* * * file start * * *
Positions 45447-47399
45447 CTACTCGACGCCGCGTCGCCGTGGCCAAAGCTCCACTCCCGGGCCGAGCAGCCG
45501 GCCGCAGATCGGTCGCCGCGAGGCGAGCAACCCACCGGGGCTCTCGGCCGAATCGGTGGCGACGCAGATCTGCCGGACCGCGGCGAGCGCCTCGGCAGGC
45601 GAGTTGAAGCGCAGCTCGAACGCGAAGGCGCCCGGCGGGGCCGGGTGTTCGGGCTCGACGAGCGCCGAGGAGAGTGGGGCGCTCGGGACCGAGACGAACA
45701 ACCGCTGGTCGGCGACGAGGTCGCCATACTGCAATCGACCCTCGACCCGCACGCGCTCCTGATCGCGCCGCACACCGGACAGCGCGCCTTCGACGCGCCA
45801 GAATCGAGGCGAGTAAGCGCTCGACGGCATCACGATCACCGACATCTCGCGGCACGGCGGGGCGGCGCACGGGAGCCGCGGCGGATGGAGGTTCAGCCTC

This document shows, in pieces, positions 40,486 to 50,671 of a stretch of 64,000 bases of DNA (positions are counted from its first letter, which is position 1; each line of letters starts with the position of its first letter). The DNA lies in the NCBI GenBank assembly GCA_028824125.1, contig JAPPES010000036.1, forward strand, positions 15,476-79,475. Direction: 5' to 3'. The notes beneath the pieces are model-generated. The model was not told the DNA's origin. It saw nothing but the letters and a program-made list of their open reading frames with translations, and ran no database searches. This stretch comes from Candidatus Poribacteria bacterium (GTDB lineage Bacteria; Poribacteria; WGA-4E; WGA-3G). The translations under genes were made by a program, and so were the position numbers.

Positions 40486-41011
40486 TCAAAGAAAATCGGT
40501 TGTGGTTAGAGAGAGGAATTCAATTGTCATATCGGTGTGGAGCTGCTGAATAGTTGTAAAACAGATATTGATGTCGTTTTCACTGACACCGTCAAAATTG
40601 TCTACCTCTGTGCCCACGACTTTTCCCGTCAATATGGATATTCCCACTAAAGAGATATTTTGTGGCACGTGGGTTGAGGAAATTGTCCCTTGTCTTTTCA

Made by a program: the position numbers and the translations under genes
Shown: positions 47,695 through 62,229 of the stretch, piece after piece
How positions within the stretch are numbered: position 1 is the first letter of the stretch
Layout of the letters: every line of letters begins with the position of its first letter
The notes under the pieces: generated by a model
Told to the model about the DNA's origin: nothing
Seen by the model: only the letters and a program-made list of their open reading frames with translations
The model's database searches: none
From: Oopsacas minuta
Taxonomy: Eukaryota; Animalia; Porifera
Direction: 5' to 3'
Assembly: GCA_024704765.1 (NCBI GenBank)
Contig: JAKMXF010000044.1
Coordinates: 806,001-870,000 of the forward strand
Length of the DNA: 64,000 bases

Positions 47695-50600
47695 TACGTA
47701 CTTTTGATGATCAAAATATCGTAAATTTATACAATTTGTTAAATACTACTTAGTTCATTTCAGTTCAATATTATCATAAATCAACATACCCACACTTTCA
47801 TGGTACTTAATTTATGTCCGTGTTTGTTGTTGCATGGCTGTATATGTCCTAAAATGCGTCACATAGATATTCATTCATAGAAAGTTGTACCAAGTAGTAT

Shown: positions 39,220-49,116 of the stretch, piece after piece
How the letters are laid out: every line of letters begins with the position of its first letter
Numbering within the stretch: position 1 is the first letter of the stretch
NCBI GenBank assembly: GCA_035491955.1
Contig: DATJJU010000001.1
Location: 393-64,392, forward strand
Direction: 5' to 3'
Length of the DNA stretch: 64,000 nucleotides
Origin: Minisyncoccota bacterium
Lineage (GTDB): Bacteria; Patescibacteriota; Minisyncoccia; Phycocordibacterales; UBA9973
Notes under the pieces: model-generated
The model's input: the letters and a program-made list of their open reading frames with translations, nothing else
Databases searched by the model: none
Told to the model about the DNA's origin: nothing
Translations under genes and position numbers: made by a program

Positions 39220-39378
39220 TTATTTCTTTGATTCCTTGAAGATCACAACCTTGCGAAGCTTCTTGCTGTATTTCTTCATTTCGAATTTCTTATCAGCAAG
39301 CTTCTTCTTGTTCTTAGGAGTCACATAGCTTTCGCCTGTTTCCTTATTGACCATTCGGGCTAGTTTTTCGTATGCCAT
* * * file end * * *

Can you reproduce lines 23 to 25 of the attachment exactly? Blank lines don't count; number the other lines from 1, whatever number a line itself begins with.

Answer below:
Assembly: GCA_024704765.1 (NCBI GenBank)
Contig: JAKMXF010000044.1
Coordinates: 806,001-870,000 of the forward strand